Queer

A song for Burroughs

Queer, a world premiere operatic adaptation of William Burroughs' autobiographical novel of the same name, has everything going for it. First and foremost, it has Burroughs' tale of sex and drugs in Mexico City and his jazzy, luring stream-of-consciousness language. It has creator Erling Wold, whose last chamber opera, A Little Girl Dreams of Taking the Veil, enchanted audiences with its music and surreal images. And it has a live five-piece ensemble and choreography by Cid Pearlman. All this would seem fit for Burroughs' disjointed world of sexual desire and heroin ]withdrawal. Yet Queer falls short of the mark.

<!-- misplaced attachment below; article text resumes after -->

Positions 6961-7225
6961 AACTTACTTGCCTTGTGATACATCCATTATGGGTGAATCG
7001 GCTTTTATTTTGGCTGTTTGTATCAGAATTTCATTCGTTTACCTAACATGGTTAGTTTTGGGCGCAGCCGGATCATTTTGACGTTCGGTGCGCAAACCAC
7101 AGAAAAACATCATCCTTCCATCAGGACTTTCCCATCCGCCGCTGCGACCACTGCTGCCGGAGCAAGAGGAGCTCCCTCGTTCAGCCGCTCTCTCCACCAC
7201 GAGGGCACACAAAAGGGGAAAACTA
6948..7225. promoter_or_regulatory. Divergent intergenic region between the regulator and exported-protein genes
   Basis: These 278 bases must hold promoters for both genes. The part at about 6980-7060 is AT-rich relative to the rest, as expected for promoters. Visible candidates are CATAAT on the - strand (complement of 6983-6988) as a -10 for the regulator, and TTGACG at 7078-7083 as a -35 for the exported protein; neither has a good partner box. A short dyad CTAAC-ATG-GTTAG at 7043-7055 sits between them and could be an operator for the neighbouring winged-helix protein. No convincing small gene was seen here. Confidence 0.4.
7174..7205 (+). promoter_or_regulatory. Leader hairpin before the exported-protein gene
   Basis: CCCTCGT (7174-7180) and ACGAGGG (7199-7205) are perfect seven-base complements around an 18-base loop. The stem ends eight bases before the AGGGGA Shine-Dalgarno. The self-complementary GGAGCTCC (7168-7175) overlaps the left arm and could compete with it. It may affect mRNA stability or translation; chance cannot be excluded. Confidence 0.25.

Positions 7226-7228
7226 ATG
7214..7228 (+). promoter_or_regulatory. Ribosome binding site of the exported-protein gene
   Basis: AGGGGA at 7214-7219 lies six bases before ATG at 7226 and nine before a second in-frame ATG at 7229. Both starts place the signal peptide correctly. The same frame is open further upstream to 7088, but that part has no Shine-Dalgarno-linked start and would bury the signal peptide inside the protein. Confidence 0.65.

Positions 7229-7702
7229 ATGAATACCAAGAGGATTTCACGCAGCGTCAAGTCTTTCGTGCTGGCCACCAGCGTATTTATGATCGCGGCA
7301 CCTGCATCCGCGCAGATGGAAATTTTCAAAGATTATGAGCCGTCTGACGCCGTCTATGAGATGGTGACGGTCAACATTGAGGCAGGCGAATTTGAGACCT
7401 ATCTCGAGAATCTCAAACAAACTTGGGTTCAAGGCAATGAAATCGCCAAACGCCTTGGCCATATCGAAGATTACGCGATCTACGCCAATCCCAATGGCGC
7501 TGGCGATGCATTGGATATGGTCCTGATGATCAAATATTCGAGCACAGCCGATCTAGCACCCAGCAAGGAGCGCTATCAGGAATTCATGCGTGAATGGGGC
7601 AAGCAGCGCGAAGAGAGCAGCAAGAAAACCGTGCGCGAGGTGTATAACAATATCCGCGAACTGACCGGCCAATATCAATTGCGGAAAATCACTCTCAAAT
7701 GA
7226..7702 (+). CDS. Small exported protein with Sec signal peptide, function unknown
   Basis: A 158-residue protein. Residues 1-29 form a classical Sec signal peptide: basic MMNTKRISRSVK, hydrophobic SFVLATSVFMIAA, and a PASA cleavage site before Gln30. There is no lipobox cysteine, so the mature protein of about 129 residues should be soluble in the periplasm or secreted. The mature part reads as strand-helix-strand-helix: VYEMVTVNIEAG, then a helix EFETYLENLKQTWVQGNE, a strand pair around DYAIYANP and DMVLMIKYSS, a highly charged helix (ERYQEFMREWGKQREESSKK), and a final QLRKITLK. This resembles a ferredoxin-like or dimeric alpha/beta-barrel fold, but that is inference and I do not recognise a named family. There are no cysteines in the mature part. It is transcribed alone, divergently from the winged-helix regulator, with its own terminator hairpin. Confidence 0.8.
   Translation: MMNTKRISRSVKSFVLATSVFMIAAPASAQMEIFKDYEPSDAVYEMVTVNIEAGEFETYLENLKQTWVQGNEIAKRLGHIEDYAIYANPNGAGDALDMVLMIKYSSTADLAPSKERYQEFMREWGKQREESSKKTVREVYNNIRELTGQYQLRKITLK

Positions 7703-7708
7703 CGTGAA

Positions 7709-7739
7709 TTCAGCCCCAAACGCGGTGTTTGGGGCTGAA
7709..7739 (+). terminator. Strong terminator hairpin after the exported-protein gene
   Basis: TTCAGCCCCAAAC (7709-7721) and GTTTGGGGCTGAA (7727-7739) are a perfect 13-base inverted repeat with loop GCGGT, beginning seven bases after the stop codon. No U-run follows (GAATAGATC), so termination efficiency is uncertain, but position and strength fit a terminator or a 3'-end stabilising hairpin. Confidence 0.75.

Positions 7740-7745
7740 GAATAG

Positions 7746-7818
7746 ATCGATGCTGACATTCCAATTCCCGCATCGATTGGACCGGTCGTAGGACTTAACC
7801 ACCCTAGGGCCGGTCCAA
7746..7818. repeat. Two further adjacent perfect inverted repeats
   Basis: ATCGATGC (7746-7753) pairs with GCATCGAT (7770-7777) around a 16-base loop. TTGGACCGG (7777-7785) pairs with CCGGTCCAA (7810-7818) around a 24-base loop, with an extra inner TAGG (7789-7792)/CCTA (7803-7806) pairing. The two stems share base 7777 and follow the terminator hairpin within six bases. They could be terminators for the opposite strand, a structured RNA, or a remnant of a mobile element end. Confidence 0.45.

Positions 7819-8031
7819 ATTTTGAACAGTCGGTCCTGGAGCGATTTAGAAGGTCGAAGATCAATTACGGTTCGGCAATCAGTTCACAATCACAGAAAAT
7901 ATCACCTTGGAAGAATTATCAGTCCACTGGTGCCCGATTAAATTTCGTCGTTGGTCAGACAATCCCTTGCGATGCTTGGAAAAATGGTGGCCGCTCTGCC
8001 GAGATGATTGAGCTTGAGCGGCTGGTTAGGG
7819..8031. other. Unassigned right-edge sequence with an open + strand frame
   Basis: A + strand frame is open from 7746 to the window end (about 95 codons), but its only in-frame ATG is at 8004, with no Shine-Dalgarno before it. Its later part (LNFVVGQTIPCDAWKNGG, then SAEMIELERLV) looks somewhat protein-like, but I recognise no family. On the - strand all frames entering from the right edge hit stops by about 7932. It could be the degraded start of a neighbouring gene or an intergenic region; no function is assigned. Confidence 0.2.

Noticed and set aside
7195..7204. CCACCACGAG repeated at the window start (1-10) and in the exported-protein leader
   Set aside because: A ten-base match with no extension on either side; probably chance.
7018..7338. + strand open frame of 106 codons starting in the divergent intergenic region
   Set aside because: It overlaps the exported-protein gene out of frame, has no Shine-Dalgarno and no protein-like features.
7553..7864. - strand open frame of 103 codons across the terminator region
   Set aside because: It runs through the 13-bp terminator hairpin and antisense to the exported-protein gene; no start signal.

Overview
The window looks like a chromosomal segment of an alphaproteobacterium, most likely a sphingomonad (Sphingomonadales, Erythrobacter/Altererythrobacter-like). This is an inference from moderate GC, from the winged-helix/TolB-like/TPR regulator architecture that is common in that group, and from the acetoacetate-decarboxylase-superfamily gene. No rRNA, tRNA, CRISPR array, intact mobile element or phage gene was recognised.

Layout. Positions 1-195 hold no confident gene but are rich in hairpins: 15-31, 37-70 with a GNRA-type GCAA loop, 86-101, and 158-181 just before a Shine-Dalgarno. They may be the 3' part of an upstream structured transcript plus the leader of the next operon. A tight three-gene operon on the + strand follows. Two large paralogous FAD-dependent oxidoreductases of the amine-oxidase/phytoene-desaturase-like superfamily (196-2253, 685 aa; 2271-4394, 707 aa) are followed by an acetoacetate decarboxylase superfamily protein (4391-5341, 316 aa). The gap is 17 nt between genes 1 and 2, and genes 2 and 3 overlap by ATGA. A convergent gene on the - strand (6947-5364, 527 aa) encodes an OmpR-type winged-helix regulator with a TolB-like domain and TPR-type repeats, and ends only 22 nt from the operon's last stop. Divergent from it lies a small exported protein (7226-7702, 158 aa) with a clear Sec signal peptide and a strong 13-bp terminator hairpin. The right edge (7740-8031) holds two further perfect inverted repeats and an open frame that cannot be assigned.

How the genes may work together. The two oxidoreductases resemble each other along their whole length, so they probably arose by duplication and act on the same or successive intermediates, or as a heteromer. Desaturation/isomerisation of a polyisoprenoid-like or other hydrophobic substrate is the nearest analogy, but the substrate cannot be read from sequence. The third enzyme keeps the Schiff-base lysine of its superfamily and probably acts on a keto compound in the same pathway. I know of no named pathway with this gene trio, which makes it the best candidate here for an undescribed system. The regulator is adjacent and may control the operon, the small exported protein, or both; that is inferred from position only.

Part of the reason lies in the complexities of adaptation. Wold and his co-librettist, John Morace, lifted choice passages from the novel verbatim -- what would seem a good decision with material so rich. The story of William Lee and his unfulfilled gay desire emerges from the non-narrative structure in the bars and hot streets of Mexico City. Unfortunately, the downside of staying true to the original text is that Lee tells his own story in the third person. The resulting "Lee said ... and then Allerton said ..." style means that the other actors spend much of the first act standing around. The role of Lee is a tour de force for Trauma Flintstone, who sings wonderfully and finds the nuances of the language, but he is overworked. Except for a few scenes, he doesn't consistently portray a man desperate for contact and addicted to junk. Add the curiously static staging and Wold's minimalist music to Burroughs' jazz-inspired text, and Queer steers too far from its surreal origins. In the last few scenes Pearlman's choreography redeems the piece somewhat, mirroring Lee's lust with seductive dancers (Zenón Barrón, Norberto Martinez, and Stacey Em Jackson). Lee joins them, seamlessly crossing from reality to dream, creating beautiful moments that should have been there from the beginning.

 
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